Did teen immigrant angst play a role in bombings?
CHICAGO — Anna Tabakh didn’t know a word of English. At age 5, a stranger in a strange land, she was en route with her parents from the Soviet Union to a new home in Kansas City, Mo. But she understood the intent when security guards at a New York City airport suspiciously eyed her stuffed animal, a rather rotund plush toy pig.
“They thought we were smuggling diamonds in my stuffed animal friend,” Tabakh, now 27, says, recalling how her mom, pleading in broken English, persuaded the guards not to tear apart the toy to search its contents.
Tabakh still has the pig in her New York apartment, “to remind me how far I’ve come since those first days.” The beginning was traumatic, she says, but the transition to American life was relatively smooth — a result that some social scientists would say was partly due to her age.
There is, in fact, a term researchers use to describe young people who, like Tabakh, were born in other countries but came to the U.S. between the ages of 5 and 12 and have a foot in two worlds. They call them “Generation 1.5.”
They remember the places they came from but come of age in their new home — and research shows that, while they may struggle at first, many end up adapting better than immigrants who arrive as teenagers.
It is a dynamic that could help explain why the two brothers suspected in the Boston bombings had seemingly different experiences in this country, in terms of how well they adapted.
Dzhokhar Tsarnaev, the younger brother, was about 9 when he came to the United States from the Russian Caucasus region. He was more integrated in daily American life, according to accounts from friends and relatives.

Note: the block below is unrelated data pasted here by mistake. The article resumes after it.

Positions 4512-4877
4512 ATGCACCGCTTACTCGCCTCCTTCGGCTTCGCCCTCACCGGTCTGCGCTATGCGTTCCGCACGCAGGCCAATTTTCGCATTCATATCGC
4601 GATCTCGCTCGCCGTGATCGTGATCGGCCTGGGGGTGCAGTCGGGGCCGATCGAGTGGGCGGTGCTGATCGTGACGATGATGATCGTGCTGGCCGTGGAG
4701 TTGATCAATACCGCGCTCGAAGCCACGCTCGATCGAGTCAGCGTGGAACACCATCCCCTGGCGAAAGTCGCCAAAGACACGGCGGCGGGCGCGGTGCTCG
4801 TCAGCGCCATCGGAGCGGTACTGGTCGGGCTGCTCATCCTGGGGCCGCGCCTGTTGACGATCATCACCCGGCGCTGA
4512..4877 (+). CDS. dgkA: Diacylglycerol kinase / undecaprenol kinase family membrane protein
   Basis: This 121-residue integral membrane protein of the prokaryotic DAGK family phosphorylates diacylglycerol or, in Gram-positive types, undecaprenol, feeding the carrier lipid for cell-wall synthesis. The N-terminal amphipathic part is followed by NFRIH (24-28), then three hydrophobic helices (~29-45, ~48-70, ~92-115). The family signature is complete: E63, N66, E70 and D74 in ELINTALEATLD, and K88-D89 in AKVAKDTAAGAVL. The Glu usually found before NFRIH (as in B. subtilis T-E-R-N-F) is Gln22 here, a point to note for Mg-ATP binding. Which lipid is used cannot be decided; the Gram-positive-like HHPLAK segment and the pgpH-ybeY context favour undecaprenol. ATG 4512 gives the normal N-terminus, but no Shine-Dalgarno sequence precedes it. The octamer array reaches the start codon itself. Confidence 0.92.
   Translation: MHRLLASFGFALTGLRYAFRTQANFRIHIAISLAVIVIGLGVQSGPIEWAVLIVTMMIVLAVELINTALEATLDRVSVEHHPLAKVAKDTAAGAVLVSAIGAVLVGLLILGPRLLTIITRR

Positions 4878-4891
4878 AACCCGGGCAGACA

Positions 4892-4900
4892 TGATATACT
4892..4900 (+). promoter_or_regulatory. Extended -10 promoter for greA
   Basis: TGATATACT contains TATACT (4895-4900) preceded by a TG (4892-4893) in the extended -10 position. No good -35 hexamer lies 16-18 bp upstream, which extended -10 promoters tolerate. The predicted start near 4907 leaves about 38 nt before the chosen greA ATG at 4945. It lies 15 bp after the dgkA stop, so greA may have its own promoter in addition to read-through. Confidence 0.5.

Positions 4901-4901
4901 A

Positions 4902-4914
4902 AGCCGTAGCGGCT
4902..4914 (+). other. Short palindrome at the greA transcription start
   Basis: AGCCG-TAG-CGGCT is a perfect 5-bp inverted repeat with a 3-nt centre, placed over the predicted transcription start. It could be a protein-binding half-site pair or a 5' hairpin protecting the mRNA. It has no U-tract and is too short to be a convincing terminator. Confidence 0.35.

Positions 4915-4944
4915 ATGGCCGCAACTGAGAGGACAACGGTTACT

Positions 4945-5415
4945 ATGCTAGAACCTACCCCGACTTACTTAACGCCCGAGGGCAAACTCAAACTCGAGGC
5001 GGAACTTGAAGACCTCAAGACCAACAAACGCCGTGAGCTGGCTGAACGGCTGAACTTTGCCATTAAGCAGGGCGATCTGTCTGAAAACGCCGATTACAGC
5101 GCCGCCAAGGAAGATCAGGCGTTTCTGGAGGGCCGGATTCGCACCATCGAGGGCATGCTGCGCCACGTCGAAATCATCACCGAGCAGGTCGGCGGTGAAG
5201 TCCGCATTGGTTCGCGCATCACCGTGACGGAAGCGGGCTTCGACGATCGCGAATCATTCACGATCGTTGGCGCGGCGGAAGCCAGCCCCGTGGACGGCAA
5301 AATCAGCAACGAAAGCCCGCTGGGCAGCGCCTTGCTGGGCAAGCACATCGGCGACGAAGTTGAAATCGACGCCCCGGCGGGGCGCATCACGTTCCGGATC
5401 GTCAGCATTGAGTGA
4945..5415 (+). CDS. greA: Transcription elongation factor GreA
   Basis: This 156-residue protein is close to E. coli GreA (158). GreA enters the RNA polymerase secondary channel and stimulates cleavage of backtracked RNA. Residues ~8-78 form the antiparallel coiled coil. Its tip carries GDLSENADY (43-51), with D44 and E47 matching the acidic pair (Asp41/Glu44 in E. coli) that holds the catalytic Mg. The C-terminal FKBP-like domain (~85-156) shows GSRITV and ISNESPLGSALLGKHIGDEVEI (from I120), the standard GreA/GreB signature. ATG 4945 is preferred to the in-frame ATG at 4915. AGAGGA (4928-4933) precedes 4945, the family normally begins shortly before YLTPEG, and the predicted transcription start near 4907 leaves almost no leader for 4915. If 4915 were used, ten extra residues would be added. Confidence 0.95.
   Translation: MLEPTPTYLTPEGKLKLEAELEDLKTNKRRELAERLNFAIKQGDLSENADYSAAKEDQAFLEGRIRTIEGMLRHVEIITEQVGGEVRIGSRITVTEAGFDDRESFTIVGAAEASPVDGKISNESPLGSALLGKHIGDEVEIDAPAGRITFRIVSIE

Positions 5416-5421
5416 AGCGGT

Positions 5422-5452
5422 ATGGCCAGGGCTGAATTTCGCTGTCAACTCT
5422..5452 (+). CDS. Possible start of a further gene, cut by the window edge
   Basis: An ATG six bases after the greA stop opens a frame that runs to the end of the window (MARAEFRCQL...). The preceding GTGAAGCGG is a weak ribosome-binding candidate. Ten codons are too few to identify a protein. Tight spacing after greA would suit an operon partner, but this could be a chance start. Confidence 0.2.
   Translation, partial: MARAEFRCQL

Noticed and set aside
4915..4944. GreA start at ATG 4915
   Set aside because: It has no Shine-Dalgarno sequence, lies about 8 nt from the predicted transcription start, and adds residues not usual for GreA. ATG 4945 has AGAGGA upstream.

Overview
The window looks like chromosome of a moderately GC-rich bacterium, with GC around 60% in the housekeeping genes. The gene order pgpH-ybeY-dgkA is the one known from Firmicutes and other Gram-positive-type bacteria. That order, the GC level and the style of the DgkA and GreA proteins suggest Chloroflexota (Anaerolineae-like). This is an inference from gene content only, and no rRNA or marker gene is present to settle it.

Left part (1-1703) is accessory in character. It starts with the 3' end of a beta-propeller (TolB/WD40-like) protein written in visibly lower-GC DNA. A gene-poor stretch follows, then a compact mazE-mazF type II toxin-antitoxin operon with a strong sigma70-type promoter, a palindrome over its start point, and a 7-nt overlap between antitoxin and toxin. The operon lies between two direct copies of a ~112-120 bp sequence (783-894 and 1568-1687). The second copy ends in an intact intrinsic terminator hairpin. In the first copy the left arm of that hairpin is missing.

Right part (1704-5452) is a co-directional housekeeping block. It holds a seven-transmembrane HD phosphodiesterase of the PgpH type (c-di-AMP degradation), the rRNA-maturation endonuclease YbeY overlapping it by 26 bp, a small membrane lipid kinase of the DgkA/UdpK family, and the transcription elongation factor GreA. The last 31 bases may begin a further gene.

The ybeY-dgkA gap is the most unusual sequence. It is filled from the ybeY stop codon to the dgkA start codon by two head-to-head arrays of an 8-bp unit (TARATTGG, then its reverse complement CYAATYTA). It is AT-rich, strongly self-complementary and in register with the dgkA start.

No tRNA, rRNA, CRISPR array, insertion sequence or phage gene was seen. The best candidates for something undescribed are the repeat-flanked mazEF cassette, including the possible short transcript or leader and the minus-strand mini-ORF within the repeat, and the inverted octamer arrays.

By comparison, they say older brother Tamerlan Tsarnaev — who came to this country in his mid-teens and died in a gunfight with police after the bombings — had a more difficult time fitting in.
He once told a journalist that he had no American friends. And yet when he returned to his homeland last year, relatives said he had trouble fitting in there, too — that he seemed more American than Chechen.
Experts say that inability to fit into either world is a common predicament for immigrants who came here as teens, though many of them eventually adapt much more successfully than Tamerlan Tsarnaev did.
“Being a teenager itself is such a hard journey. That, coupled with being an immigrant, is very, very difficult,” says Barbara Greenberg, a clinical psychologist who ran an inpatient adolescent psychiatric unit at a hospital in New York for many years and whose patients included young immigrants.
She says the teen years are a particularly difficult time to fit in because social groups have formed, and cliques are tougher to break into.
“When you’re a little kid, social groups are more in flux,” says Greenberg, who still specializes in adolescents in private practice in Connecticut.
Of course, she and others note, there are many other factors that likely led the elder Tsarnaev brother to allegedly mastermind the bombings — factors that many hope will become clearer as the investigation continues.
Did the absence of their parents, who moved back to Russia, play a role? Did Tamerlan Tsarnaev become a father figure to his younger brother and lead him astray? Were there mental health issues? Did extremist religious views play a role?
“It’s just sad that they lost their way,” says Marko Mamic, 27, a Croatian immigrant in suburban Chicago. His family moved there a decade ago, in search of the one thing that motivates many immigrant families — opportunity.
It was a tough move for a teenager, Mamic recalls. He left his friends. He left his basketball team. He only knew the British form of English he’d learned in school, but had never really used it.
“I was crying so bad. I wanted to go back home my first year,” says Mamic, now 27 and a third-year medical student at Loyola University’s Stritch School of Medicine in suburban Chicago. “You have to start from scratch.”